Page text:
The critically acclaimed HBO documentary, “American Winter,” which reveals a personal look at the economic recession’s effect on eight different middle-class] American families, will screen tonight at 7 p.m. in Pollock Theater, followed by a sit-down panel discussion and free reception.

Produced by Emmy award-winning producers Harry and Joe Gantz, the film follows the families — who all reside in Portland, Oregon — over the course of the winter season of 2011. Throughout the documentary, viewers are given a close look at how these families struggle with issues of American poverty, such as job security and pride or shame in one’s economic condition.

The post-screening panel will include both of film producer Henry Gantz, as well as Santa Barbara County Supervisor Salud Carbajal and Sylvia Barnard, who is executive director of the Good Samaritan Shelter in Santa Maria.

“American Winter” investigates growing issues of homelessness, hunger and unemployment, and Carbajal said he hopes the film will inspire people to “commit to taking action” on these issues, such as by investing in resources intended “to eradicate poverty.”

“We need to understand that there is poverty all around us, even if we don’t see it every day,” Carbajal said.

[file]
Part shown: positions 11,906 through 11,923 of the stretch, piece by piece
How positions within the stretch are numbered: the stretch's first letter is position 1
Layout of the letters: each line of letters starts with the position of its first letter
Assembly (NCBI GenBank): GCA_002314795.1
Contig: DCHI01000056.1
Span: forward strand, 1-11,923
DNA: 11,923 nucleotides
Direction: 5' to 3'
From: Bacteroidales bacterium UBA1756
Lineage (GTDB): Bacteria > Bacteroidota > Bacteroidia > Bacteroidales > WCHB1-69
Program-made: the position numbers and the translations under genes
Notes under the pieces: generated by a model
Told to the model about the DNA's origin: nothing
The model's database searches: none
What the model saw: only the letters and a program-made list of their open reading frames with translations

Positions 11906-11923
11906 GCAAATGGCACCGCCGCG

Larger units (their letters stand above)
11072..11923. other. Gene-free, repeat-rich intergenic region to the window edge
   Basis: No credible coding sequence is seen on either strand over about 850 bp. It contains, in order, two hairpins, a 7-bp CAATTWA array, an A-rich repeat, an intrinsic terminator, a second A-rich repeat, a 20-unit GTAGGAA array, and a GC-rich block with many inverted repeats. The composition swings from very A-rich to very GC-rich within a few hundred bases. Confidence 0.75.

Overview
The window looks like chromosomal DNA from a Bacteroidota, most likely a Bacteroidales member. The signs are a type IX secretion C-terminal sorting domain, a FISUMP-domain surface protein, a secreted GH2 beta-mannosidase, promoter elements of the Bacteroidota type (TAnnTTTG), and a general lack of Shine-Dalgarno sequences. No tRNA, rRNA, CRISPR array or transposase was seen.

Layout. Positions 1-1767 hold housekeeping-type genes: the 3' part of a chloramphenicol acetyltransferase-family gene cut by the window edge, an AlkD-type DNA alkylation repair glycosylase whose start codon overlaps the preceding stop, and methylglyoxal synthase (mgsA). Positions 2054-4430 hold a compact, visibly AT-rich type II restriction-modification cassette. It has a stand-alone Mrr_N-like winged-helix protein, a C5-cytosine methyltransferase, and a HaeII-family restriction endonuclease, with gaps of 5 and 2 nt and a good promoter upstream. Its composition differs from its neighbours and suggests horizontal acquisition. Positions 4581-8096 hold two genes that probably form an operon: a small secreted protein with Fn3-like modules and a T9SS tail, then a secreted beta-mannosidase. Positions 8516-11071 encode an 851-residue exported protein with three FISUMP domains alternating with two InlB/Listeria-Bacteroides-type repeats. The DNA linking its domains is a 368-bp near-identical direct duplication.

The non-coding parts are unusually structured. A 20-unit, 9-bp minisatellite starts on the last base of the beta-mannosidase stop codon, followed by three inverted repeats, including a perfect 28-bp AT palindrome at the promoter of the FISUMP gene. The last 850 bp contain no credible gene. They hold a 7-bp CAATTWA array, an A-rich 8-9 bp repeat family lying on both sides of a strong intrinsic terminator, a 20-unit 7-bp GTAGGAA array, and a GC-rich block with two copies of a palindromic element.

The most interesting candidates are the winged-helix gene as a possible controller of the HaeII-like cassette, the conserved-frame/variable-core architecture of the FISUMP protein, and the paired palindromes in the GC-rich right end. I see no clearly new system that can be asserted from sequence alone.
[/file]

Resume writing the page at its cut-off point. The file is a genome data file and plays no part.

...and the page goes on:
As the executive director of a homeless shelter, Barnard said she deals with struggling American families on a daily basis, and she said 75 percent of the 370 beds at Good Samaritan Shelter are for families.

These families, according to Barnard, do not have a “roof over their heads or a backyard to play in.” With such conditions holding such a real presence in American society, Barnard said homelessness is a pressing issue that must be addressed.

“Homelessness is not a stereotype,” Barnard said. “The face of homelessness is what we see every day in Santa Barbara.”

First-year undeclared major Chris Meade said he will be attending the event because the film encourages the audience to empathize with the struggles facing many everyday Americans.

“It is relevant to the struggles that we’ve all faced over the last few years,” Meade said. “Even if people didn’t face the same types of hardship, this allows them to empathize with those who did … It shows solidarity; it shows that we all have struggles and are all equal.”

Tonight’s screening is sponsored by the Carsey-Wolf Center, Fund for Santa Barbara, Community Action Commission of Santa Barbara County and FoodBank of Santa Barbara County.

 A version of this article appeared on page 1 of Tuesday October 15th’s print edition of the Daily Nexus.